Netscape and Microsoft are working with an independent Web site operator to investigate what he said may be either a cookie-related privacy hole in their browsers or a rare phenomenon involving corrupted cookie.txt files.
Cookies are small files, ranging up to 4Kn, that are placed on the hard drives of PCs by some Web sites, especially "customized" sites -- those that say "Welcome, John Doe!" when you log on, for example, and allow site operators to track visitors. Some of the information in the cookies comes from users, who fill out forms that usually ask questions such as their name or E-mail address. Information such as the user's Internet service provider and other connection-related data can be sent to the cookie automatically, however.
Cookies aren't generally shared among Web sites -- servers receive only the information they've requested. However, Russ Smith, who runs Consumer.net in Alexandria, Virginia, said a check of his server logs last week indicated that he was getting more information than he asked for from one or two visitors a day out of 5,000. And two or three times a month, the amount of extra information would be "excessive," he added.
"I have no idea how it happened, but I was apparently getting several -- and maybe even all -- of the cookies that were placed on the user's system by other Web sites in these few cases," Smith said. Some of the information included home addresses, e-mail addresses and footprints from recently visited Web sites, he added.
Smith alerted Netscape and Microsoft and posted some of the extraneous visitor information, with the sensitive portions blocked out, that he said showed up in his logs.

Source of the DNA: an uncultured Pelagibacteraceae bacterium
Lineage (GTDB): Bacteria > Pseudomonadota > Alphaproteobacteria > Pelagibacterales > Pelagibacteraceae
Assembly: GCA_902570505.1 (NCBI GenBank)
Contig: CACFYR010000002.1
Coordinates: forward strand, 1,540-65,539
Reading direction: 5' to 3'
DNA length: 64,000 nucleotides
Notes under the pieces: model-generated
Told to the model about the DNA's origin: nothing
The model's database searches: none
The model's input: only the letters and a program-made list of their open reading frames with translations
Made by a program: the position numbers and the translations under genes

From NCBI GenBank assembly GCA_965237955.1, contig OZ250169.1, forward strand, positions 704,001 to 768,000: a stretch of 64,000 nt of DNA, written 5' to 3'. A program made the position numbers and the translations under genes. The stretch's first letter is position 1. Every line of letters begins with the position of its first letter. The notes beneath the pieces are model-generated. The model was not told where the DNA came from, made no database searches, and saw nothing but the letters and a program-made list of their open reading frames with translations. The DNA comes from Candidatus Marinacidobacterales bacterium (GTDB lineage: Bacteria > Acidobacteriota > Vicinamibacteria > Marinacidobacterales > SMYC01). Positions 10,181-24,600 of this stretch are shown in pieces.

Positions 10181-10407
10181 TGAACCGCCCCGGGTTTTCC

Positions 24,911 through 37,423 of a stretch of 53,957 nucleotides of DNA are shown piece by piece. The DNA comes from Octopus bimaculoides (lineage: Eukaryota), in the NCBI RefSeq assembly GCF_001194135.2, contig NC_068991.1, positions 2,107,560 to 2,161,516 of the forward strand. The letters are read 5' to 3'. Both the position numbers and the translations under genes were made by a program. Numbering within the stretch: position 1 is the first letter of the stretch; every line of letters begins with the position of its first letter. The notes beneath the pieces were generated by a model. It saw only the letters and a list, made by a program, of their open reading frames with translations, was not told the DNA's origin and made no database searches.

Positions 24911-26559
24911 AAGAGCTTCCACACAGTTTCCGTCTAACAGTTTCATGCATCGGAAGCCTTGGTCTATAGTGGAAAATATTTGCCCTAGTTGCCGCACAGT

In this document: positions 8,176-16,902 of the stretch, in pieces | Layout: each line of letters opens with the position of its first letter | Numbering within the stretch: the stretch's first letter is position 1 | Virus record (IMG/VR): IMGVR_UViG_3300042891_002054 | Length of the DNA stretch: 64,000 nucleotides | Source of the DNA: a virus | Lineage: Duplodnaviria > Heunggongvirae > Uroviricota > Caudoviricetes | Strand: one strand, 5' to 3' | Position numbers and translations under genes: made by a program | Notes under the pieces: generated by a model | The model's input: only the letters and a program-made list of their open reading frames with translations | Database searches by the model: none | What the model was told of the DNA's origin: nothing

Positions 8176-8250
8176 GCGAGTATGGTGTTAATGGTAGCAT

"Since the information just appeared there, I told Microsoft and Netscape to go through their own cookie files to look for things that shouldn't be there," Smith said.
Microsoft and Netscape both said they are working with Smith to pinpoint the cause of the glitch. Microsoft's attempts so far have been unsuccessful, but Netscape was able to duplicate the phenomenon by creating a corrupted cookie.txt file and sending it to one of the company's servers.
"We are still working to determine exactly what the problem is, but we do have preliminary indications that the problem is not on the server or the browser," said Netscape spokesman Jim Adamson. "It looks like it's a corrupted cookie file from the user's computer. What causes that file to be corrupted, we may never know."
Both companies said security issues were taken seriously and that teams had been assigned to investigate the matter. "At this point, we don't have any reason to believe that this is a widespread problem. It's extremely rare," Adamson said.
He said users who were concerned about the problem could go into their browser's preferences file and either disable cookies or delete their existing cookies.txt file.
The Consumer.net group of Web sites focuses on consumer issues but also covers travel, holiday and Internet-related information. Smith said his first site was set up to provide consumer information relating to the Telemarketing Consumer Protection Act. Privacy-protection software is also sold on the site.